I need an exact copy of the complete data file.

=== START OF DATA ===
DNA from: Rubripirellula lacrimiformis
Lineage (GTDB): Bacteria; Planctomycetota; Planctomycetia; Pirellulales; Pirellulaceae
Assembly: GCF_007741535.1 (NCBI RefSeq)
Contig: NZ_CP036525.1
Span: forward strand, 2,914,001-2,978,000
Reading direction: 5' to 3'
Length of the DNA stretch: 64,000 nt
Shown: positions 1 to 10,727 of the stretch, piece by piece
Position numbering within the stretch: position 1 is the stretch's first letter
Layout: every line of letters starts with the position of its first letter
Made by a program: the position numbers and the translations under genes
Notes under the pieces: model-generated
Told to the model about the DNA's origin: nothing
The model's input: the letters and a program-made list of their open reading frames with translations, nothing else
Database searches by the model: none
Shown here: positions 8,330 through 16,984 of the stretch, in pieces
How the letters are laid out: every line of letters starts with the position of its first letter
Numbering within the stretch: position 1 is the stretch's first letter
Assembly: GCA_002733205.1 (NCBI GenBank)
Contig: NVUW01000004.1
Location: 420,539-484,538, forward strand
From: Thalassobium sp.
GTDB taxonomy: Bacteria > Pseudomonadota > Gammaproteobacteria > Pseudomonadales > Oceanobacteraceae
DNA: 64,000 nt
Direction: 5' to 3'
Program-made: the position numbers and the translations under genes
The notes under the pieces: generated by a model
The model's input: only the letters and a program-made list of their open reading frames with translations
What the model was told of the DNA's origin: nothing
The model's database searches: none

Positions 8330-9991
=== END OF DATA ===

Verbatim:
DNA from: Rubripirellula lacrimiformis
Lineage (GTDB): Bacteria; Planctomycetota; Planctomycetia; Pirellulales; Pirellulaceae
Assembly: GCF_007741535.1 (NCBI RefSeq)
Contig: NZ_CP036525.1
Span: forward strand, 2,914,001-2,978,000
Reading direction: 5' to 3'
Length of the DNA stretch: 64,000 nt
Shown: positions 1 to 10,727 of the stretch, piece by piece
Position numbering within the stretch: position 1 is the stretch's first letter
Layout: every line of letters starts with the position of its first letter
Made by a program: the position numbers and the translations under genes
Notes under the pieces: model-generated
Told to the model about the DNA's origin: nothing
The model's input: the letters and a program-made list of their open reading frames with translations, nothing else
Database searches by the model: none
Shown here: positions 8,330 through 16,984 of the stretch, in pieces
How the letters are laid out: every line of letters starts with the position of its first letter
Numbering within the stretch: position 1 is the stretch's first letter
Assembly: GCA_002733205.1 (NCBI GenBank)
Contig: NVUW01000004.1
Location: 420,539-484,538, forward strand
From: Thalassobium sp.
GTDB taxonomy: Bacteria > Pseudomonadota > Gammaproteobacteria > Pseudomonadales > Oceanobacteraceae
DNA: 64,000 nt
Direction: 5' to 3'
Program-made: the position numbers and the translations under genes
The notes under the pieces: generated by a model
The model's input: only the letters and a program-made list of their open reading frames with translations
What the model was told of the DNA's origin: nothing
The model's database searches: none

Positions 8330-9991